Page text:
Chronic Mental Health: Improving Outcomes through Ambulatory Care Coordination - 2010
Target Population: Adults, Chronic Care*, Mental Health/Depression
Summary: Providing care for people with mental health illness poses unique and difficult challenges. Without electronic communication, behavioral health providers cannot follow the full treatment path of patients as they move among various providers in urban and rural outpatient settings, mental health hospitals, protective custody, and crisis mental health facilities. This project explores how the exchange of health information between rural and urban providers in the behavioral health field can improve ambulatory patient care coordination and safety across treatment settings. Specifically, the project examines provider barriers to technology acceptance in the behavioral health setting, behavioral health care technology acceptance and adoption, and the effects of health information exchange (HIE) on clinical outcomes.
The development and implementation of a regional HIE in southeast Nebraska will decrease the time it takes for providers to access comprehensive and accurate information, thus creating better access to patient information between and among the provider care team serving an individual with mental illness. This, in turn, will improve continuity of care by providing an electronic link between the multiple service settings that serve Nebraska residents. The provision of basic electronic information to coordinate patient care between behavioral health providers, rural hospitals, and the emergency behavioral health system, will improve the long-term health outcomes of individuals with serious, persistent mental illness.
During the first phase of the project, a committee issued a request for proposals, researched vendor qualifications, and ultimately selected products from NextGen Healthcare, certified by the Certification Commission for Health Information Technology. At the same time, the team began to design the HIE and also conducted a behavioral health provider survey focused on technology acceptance. In the second phase of the project, currently underway, the team will develop the HIE infrastructure, equip provider offices with new or updated technology, and provide training to participating providers. In phase three, the team will implement the HIE in three provider facilities. Once the environment is established, data will be collected to evaluate how timely access to accurate information might improve the quality of care for those experiencing a behavioral health crisis and who have an immediate need for entrance into the emergency behavioral health care system.Specific Aims:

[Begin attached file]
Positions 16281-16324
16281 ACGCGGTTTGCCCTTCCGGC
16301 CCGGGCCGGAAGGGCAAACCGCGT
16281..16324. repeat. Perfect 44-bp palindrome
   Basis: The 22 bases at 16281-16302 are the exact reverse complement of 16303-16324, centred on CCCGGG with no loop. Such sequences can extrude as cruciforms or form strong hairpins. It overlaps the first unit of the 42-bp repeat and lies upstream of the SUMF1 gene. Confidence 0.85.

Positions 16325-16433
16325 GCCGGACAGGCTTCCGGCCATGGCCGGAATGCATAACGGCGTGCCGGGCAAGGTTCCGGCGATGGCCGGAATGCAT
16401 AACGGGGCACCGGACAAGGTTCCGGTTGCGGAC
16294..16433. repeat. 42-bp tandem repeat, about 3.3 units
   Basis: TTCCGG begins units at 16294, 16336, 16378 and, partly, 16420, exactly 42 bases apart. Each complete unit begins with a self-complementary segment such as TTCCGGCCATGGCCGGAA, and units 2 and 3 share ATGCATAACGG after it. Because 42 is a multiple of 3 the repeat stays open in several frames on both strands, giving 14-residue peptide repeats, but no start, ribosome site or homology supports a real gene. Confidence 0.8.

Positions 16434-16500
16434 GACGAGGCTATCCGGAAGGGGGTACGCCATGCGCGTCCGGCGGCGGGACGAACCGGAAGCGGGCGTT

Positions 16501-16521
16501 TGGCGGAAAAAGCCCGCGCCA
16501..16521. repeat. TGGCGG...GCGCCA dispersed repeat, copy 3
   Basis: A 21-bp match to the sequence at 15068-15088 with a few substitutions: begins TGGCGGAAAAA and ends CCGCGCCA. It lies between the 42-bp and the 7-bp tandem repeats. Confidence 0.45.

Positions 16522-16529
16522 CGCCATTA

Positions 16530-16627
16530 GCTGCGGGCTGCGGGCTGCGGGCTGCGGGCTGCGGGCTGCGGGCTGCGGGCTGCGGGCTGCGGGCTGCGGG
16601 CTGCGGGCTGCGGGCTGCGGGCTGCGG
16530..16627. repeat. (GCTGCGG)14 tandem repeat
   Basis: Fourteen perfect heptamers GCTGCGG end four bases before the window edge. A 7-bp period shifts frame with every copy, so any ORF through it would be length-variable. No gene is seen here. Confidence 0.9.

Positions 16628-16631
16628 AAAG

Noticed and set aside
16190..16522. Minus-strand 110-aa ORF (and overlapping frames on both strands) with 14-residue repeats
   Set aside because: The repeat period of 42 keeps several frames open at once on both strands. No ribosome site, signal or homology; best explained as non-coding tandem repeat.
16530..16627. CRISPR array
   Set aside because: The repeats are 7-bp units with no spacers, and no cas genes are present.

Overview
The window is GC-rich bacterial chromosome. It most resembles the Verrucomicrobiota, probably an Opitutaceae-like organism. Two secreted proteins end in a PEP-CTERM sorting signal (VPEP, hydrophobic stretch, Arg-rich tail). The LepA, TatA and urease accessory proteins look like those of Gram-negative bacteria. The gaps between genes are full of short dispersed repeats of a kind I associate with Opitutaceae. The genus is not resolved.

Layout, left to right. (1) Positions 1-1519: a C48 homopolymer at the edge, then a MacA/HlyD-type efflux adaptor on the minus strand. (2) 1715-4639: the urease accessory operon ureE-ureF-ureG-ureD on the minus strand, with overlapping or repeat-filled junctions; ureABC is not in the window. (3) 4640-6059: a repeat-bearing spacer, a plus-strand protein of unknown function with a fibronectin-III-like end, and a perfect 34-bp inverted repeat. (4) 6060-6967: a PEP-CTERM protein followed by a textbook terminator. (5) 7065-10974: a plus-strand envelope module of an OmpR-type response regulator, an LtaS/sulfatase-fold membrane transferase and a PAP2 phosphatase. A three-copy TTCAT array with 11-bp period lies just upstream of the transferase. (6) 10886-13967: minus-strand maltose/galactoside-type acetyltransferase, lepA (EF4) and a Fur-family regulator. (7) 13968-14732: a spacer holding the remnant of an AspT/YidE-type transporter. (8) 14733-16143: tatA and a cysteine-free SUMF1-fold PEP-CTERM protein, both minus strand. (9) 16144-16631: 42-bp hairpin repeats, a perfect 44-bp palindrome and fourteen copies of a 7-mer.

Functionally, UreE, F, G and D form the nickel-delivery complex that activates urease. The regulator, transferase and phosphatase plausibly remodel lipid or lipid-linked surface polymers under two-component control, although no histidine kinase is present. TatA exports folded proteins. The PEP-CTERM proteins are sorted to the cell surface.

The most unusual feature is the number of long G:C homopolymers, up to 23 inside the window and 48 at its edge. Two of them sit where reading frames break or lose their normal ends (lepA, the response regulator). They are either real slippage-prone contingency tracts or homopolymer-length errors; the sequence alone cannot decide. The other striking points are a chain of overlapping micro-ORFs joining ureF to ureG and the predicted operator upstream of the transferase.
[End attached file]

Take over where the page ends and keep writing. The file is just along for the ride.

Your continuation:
- Identify provider barriers to technology acceptance. (Ongoing)
- Implement an HIE among three major behavioral health provider facilities. (Ongoing)
- Collect data on how timely access to accurate information relates to quality of care. (Upcoming)
2010 Activities: System design activities continued to focus on organizational development of the Southeast Nebraska Behavioral Health Information Network’s Regional Health Information Organization and on system implementation. The State's Operational Plan for statewide HIE was approved by the Office of the National Coordinator for Health Information Technology. Early in the year, the electronic Behavioral Information Network (eBHIN) encountered system design challenges as well as problems in recruiting appropriate project management personnel, delaying system implementation by 6 months. However, a new project manager, working with an information technology consultant and NextGen, has been able to adapt the project plan and a new “Go-live” date has been established for June 2011.